UK buyers bought new clothes in April after stores reopened after months of lockdown closures, adding to signs of a robust economic recovery, official data showed on Friday.
Sales volumes in April jumped 9.2% month-over-month – twice the average predicted in a Reuters poll of economists and the biggest increase since June – after rising 5.1 % in March. Clothing sales jumped almost 70%.
“Fashion retailers (were) the ultimate beneficiaries of the reopening of the beer gardens and the return of the ‘six night rule’,” said Aled Jones, director of retail at Lloyds Bank.
Bank of England policymakers are watching retail sales closely, expecting spending to increase as wealthier households spend savings accumulated during lockdowns.
The central bank forecast this month that the economy will grow 7.25% this year after falling nearly 10% in 2020, its biggest drop in more than 300 years.
But unlike previous recessions, unemployment has remained low so far, thanks to an expensive government holiday program that has benefited millions of employees.
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The Bureau of National Statistics said retail sales in April were 10.6% above their pre-pandemic level. However, many large-scale stores have suffered badly from the repeated lockdowns that have accelerated the move to online commerce.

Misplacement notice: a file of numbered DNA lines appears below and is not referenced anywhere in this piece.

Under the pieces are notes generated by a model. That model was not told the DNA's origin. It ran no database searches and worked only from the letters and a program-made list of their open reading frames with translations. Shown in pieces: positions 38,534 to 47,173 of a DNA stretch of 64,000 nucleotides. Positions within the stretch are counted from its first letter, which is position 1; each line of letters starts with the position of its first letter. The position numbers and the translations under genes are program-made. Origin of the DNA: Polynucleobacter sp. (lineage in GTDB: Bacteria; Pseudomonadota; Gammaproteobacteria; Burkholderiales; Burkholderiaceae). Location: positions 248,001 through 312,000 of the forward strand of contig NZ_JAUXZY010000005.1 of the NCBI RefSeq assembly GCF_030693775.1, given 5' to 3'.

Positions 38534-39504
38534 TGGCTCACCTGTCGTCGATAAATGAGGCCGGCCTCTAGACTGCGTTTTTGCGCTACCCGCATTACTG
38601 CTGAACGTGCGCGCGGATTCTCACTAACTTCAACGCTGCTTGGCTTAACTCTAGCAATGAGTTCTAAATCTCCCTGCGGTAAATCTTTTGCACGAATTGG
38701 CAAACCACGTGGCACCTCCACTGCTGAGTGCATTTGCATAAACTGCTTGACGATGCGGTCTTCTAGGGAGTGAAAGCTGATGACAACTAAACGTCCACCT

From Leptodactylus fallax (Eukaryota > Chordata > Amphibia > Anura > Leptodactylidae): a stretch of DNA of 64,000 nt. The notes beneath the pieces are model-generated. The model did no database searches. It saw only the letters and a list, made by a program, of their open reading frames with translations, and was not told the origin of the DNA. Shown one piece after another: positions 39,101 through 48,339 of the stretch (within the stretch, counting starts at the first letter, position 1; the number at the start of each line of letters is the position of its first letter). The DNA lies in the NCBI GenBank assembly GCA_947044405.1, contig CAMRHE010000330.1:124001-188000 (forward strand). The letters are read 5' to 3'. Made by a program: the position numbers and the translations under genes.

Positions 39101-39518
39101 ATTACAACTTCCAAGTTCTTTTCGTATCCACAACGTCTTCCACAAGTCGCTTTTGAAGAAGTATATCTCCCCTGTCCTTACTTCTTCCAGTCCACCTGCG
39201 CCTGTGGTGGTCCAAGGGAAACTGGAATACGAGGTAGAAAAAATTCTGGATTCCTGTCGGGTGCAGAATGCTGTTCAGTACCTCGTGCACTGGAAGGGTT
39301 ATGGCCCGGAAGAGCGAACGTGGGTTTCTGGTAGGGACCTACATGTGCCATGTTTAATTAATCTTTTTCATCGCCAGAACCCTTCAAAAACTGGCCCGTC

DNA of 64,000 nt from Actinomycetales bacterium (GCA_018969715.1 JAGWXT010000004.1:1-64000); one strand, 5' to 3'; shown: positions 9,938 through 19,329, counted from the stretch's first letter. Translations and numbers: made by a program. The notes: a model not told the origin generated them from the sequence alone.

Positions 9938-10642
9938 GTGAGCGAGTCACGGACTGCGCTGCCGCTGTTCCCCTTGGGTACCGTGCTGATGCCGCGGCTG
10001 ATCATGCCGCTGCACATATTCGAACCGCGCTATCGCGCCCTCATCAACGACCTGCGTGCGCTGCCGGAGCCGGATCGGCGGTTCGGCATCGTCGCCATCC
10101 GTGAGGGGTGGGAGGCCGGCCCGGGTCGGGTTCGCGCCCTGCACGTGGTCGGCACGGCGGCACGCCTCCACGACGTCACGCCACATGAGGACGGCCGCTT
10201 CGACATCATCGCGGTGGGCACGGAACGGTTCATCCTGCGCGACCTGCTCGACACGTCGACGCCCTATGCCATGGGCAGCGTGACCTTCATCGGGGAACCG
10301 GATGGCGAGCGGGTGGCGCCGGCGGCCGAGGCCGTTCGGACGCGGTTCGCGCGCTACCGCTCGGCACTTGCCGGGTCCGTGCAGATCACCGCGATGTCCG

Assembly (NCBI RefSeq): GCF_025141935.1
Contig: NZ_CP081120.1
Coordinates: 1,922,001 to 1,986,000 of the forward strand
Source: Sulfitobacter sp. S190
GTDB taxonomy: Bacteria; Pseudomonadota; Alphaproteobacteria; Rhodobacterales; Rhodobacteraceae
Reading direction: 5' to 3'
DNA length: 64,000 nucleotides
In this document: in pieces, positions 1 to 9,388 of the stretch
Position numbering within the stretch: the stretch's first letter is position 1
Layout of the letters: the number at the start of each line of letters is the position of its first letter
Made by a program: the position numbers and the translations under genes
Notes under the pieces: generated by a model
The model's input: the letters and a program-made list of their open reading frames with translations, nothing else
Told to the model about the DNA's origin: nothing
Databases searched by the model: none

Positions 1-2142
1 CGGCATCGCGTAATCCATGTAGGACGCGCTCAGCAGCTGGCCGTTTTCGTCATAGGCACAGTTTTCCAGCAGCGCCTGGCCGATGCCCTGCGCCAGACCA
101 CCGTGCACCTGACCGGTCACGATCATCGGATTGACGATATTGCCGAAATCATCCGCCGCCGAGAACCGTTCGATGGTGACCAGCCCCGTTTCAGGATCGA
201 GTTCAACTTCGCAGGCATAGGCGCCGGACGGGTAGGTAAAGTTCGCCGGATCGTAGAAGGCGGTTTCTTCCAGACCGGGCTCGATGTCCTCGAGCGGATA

Department store Debenhams closed its last store this month after more than 240 years of negotiation and its brand was purchased by online retailer Boohoo (BOOH.L). Read more
Retailers such as clothing and furniture stores that the government has classified as non-essential were only able to reopen to buyers in England on April 12, after being forced to close in early January.
The share of online retail spending fell to 30.0% in April from 34.7% in March, its lowest since December. Spending at supermarkets also edged down during the month, as restaurants reopened for outdoor dining.
Sales volumes last month were 42.4% higher than in April 2020, when they collapsed during Britain’s first coronavirus lockdown, the ONS said.
Consultants Capital Economics said sales growth is likely to stabilize now that spending is above pre-crisis levels.
“The economic recovery will continue. It’s just that it will be driven by increased spending in pubs, restaurants and cinemas rather than stores,” said UK chief economist at Capital Economics, Paul Dales.
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